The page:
In other research, Briggs et al[10] found decreased serum levels of 1,25-dihydroxyvitamin D in cases with diaphyseal long bone fractures but no changes in serum levels of vitamin D metabolites post fracture. However, Tauber et al[50] found a relative decrease in 24,25(OH)2D3 levels as well as a partial decrease in 1,25(OH)2D3 in cases suffering from delayed non unión and/or multiple fractures. Ettehad et al[37] too found these metabolites were reduced during the curative period in cases with either tibial or femoral fractures. They related this finding to the possible role of vitamin D in the formation and mineralization of the callus. Suzuki et al[43] found excessively low levels of 25(OH)D to be independently and significantly associated with an increased risk of falling in the elderly. Since adequate or high levels of supplementary vitamin D are protective of bone, and many elderly with fractures are already vitamin D deficient at the time of a fall, the most common reason for fracturing a bone, it seems taking supplements as a precaution against future fractures, as well as attempting to enhance fracture healing is potentially of great importance as supported by findings of Hoikka et al[52] who observed the addition of 1 alpha-OHD3 to patients with osteoporotic hip fractures seemed to have a beneficial effect on fracture healing. Although this was also found to frequently cause hypercalcemia, and Boszczyk et al[36] found no difference in vitamin D concentrations in normal and impaired bone union, and disturbances in vitamin D metabolism are unlikely to play a major role in maintenance of non-union fractures[46], vitamin D deficiency was present in 86% of examined patients. Inadequate levels of vitamin D were also found to prevail among patients undergoing orthopedic surgery who presented with bone healing complications[47].

Given that hypovitaminosis D could affect bone formation adversely[1], and that muscle strength capacity alone is found to benefit from vitamin D if taken orally[55], and in combination with calcium may decrease the incidence of non-vertebral fractures in older persons with low vitamin D levels[56] the sustained usage of these compounds may be more favorable than not for influencing fracture healing[57-60], despite the negative findings of the RECORD trial[61]. In addition, for those requiring internal fixation surgery post-fracture, the supplementation of vitamin D where this is found deficient may increase the bone-implant contact ratio and bone volume around the implant as reported by Liu et al[20] As well as fostering callus mineralization[62], resistance of the implant is also expected to increase favorably with appropriate supplementation[20].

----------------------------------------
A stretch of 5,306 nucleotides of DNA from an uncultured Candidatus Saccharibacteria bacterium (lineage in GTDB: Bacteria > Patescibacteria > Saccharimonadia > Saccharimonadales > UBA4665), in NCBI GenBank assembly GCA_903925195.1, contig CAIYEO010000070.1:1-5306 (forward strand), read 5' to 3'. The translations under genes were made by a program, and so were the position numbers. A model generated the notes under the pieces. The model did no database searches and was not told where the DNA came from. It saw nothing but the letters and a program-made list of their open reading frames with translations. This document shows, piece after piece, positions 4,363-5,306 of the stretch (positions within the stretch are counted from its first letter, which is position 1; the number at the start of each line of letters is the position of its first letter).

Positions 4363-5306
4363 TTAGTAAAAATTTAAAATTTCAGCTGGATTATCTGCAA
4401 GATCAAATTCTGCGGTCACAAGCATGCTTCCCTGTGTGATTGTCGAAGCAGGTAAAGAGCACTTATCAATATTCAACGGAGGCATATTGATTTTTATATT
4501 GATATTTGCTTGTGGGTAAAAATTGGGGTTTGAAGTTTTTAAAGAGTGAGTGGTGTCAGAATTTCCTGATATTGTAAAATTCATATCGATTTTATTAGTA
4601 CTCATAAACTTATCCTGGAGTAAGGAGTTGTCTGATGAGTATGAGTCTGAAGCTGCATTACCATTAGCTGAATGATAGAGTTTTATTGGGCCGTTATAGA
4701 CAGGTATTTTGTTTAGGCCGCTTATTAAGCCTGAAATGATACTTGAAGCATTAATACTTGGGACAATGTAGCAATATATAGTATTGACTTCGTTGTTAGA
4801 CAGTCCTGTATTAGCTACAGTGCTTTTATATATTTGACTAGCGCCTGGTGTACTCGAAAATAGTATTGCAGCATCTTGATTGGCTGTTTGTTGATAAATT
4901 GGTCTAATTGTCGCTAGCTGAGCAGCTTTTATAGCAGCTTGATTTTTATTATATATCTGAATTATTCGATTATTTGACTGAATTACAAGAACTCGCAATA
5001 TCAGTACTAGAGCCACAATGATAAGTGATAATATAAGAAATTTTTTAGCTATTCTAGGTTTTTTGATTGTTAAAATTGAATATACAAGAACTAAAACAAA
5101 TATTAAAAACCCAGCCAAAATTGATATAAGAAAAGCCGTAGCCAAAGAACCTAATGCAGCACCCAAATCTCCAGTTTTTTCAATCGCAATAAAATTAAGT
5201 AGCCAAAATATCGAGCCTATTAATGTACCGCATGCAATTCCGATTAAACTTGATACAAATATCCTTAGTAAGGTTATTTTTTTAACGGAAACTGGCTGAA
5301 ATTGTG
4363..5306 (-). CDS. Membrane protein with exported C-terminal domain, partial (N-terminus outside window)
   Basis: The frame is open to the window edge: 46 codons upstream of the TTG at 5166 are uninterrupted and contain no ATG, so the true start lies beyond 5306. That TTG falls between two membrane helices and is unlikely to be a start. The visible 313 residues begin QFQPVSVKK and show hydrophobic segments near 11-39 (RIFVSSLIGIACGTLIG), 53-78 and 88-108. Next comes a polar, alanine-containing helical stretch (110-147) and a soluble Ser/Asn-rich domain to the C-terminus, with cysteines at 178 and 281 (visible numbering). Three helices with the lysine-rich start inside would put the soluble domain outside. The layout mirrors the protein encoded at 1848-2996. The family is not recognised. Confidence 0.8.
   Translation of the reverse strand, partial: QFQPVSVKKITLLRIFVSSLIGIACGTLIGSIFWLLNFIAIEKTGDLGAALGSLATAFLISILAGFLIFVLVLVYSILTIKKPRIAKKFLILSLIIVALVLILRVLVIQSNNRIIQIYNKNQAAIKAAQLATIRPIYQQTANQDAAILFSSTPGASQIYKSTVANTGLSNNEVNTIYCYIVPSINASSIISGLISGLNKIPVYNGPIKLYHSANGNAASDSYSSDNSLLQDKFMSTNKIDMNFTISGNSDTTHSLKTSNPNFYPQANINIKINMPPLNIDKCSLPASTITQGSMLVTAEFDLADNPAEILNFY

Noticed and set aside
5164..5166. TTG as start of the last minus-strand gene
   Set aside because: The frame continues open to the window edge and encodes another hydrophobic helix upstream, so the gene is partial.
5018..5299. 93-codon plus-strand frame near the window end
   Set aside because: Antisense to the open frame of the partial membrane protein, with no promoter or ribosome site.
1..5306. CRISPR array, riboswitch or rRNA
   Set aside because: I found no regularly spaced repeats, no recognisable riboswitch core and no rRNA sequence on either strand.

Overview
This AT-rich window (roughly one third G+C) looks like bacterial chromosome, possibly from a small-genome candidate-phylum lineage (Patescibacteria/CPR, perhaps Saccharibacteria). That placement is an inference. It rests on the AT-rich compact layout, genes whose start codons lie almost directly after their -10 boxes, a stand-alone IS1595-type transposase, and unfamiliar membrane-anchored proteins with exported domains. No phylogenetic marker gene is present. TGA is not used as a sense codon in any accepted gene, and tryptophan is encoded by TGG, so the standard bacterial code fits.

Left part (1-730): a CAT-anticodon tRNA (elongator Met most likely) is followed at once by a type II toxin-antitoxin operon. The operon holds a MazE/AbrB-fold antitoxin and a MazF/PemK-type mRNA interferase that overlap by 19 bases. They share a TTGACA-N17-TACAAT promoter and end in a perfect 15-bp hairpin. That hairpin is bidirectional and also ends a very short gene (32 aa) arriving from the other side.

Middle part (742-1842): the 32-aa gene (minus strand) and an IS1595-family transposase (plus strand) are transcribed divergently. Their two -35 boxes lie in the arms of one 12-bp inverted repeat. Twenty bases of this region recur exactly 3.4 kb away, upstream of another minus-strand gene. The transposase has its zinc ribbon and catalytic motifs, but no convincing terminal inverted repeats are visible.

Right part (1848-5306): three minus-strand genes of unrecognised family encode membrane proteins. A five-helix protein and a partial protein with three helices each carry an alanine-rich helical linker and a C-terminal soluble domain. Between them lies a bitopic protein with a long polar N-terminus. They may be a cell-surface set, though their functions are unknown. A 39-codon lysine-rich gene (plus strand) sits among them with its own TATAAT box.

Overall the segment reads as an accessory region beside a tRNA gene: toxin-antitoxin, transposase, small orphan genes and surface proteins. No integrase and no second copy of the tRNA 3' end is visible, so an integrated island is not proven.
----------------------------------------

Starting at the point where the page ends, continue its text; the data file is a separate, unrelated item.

However, the lack of definitive evidence precludes any conclusion or any set of useful guidelines concerning vitamin D supplementation post-fracture, where indicated, despite the magnitude of the societal burden incurred by the high prevalence of adults who experience delayed bone union, non-union, or future fractures due to suboptimal bone and muscle recovery post-fracture. Clearly, while in vitro models are helpful, a much greater effort in the clinical research arena appears warranted. In particular, more prospective long term follow-up studies of different vulnerable groups, and exposure to different levels and combinations of supplements appear desirable. For example, in the study by Omeroğlu et al[53] 116 guinea pigs who had received 50000 i.u./kg of vitamin D3 intramuscularly benefited by this administration, suggesting this method of vitamin D delivery might be highly beneficial for accelerating the synthesis and organization of collagen fibers, the proliferation and differentiation of osteoprogenitor cells, and mineralization of the matrix. Alternately, Lidor et al[11,54] found the implantation of D3 compounds directly into the fractures accelerated healing and prevented non-union. Another mode of delivery, namely subcutaneous delivery after an experimental fracture improved fracture strength in a dose dependent manner[22] as did vitamin D injections[20]. Thus different modes of delivering vitamin D post fracture may produce positive, albeit differential impacts on the healing bone that might be worth investigating. Another area for research may extend to testing different vitamin D metabolites and the affinity of callus membrane receptor/binding proteins for these as observed by Kato et al[42] in chick tibial fracture healing callus. Another form of study might be focused on assessing the viability of vitamin D receptors, and whether their functional status is linked to the outcomes of vitamin D analyses in the context of fracture healing, bearing in mind that vitamin D measures may not be useful for judging vitamin D in clinical studies. The consistent use of assays to examine plasma concentrations of 25-hydroxyvitamin D [25(OH)D] may provide the best method for assessing the presence of any prevailing vitamin D deficiency[63].